JJ Kaos (Last Resort) came in to create a more stable line up and we sounded bloody good when recording 'Cover it Up' which featured a lot of guest vocalists. Randale had offered £1200 to record the album and Pat Colliers production was top drawer stuff. A brass section was added on two of the songs, most notably 'England's Glory' an old Ian Dury song. Then we were hit by another bombshell when JJ wanted out after which we never heard from Randale despite several emails sent asking for release updates. Eventually, we gave up and offered the whole project to a fella on the West coast of America who promptly went bankrupt. A year later it finally saw a release on another American independent label. This time though, we were the lucky ones as we had received 250 copies of the CD before some allegations of mismanagement of funds saw another label bite the dust.


Wag had been producing some quality material from Oi legend 'Garry Johnson' whose poems on the early oi albums were an inspiration to Insane Society. We had previously covered 'National Service' in 2008 but this time when technology allowed, Garry's vocals were stretched and tortured to fit inside some brand new Insane Society compositions. We had gained access to a private studio in Sussex where Wag was 'employed' as an engineer getting reduced studio time in lieu of hours working for the owners children's band. Being a perfectionist, Wag very soon overspent his hours owing nearly £2000. Thankfully, the debt was recovered by gardening around the very large estate.


A disagreement over a very trivial matter saw Garry decide to end the relationship between himself and Insane Society resulting in the seven completed tracks plus seven new ones with Wag on vocals being shelved. Just before Christmas 2015 Wag was contacted by a German fan who wanted to start a label with Garry Johnson's material offered as the debut release. We all thought it was a hoax, he claimed his label was called 'Black Star' not only the title of the forthcoming Bowie release but research showed was a shop in Hackney (Garry's birthplace) so we took it with a pinch of salt before the second phone call. In April 2016, a parcel arrived with 100 copies of 'Never mind the Boolocks, here's Garry Johnson, he's Kosher' on both vinyl and CD.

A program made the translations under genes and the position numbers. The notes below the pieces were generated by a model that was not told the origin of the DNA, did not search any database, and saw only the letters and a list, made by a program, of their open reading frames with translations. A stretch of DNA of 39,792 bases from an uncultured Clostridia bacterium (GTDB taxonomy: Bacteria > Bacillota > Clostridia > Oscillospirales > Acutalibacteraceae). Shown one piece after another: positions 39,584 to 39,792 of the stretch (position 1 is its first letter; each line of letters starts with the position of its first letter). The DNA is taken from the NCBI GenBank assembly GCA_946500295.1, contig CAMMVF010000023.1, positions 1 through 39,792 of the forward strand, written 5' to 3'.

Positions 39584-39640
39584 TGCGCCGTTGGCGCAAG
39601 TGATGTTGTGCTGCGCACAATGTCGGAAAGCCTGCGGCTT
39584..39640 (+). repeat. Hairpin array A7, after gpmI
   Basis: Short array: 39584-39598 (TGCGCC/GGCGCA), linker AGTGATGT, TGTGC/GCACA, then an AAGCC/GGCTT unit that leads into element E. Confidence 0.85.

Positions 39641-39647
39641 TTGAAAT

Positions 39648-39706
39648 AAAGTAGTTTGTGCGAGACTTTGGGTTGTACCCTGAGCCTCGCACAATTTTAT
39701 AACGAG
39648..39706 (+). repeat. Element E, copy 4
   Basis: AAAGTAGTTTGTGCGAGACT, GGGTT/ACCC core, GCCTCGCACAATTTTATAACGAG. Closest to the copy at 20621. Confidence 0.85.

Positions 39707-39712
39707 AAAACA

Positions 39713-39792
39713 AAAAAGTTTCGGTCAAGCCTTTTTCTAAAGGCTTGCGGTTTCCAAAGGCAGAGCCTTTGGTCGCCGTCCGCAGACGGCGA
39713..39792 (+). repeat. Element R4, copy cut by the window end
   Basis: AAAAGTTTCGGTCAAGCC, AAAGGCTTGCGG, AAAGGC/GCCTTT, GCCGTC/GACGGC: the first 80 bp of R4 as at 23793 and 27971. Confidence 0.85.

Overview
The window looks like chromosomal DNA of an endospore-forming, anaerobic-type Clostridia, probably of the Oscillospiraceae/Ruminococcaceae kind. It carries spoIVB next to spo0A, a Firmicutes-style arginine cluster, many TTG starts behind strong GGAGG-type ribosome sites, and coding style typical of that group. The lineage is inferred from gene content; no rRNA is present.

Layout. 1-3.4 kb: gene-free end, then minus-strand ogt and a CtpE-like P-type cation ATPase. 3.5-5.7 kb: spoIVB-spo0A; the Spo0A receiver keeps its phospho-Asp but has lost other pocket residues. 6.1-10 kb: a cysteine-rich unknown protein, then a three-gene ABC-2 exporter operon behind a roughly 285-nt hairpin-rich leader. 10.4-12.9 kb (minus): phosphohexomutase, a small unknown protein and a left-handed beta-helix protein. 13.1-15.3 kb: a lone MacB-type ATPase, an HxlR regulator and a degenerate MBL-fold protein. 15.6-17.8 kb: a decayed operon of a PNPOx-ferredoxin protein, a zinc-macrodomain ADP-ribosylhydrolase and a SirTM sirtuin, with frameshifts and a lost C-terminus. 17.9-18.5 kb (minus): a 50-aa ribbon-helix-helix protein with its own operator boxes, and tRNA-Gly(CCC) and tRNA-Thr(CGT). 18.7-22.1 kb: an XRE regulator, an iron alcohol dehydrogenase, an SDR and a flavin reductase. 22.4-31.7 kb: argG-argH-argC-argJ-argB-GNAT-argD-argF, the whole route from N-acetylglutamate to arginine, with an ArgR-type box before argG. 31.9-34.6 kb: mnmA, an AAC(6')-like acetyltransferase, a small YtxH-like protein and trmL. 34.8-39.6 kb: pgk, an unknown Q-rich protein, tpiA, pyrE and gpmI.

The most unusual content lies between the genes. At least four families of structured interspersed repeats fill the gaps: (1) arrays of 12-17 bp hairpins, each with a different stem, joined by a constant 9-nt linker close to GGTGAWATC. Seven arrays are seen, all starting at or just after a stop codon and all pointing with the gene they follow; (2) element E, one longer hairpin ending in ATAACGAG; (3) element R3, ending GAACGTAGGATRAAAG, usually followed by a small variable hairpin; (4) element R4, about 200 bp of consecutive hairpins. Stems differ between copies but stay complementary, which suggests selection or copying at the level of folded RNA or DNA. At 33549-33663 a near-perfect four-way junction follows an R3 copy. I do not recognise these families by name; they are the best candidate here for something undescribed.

So there we were standing at Charing Cross waiting to see our mysterious German arriving on platform 6 and surprise, surprise he failed to materialise. To say I was annoyed would be an understatement. He'd also arranged to meet Garry and we all to go on to the evenings Gonads show in Camden. I hate being let down, so after waiting to see the next two trains arrive, I promptly took the next fast train home to Tunbridge Wells.


Two weeks later I had a call from a German lady with very poor english telling me that Dieter had died the day before travelling to London. The Insane Society curse had struck again.


With so much material stacking up without a label offering us any cash for release, we went back to our roots and self financed the next album. I say self financed but I had to mug an old lady of her savings, thankfully my sister is not pressing charges. 'Too far left to be right' far too right to be wrong' is not only our longest title, but possibly our finest. It was completed two days after the great British public decided to abandon the E.U. And I think the content of the album reflects the different views of Joe Public.


A few choice news clips were added and soon we realised we had put together a good old fashioned concept album. The sleeve was designed by a top artist in Chris Burke who also lives in our town. It is without doubt our finest work, not necessarily our best songs but a package that will remain current for a very long time and on the strength of it, we have seen an resurgence of interest and more gigs planned for 2017


Current line up -

Wag – Guitar/Vocals

CJ Vomit – Bass/Vocals

Steve Dangerous – Drums

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 This is Nadia, one of Mohammed's many wives, if you are still looking for Mohammed, - click here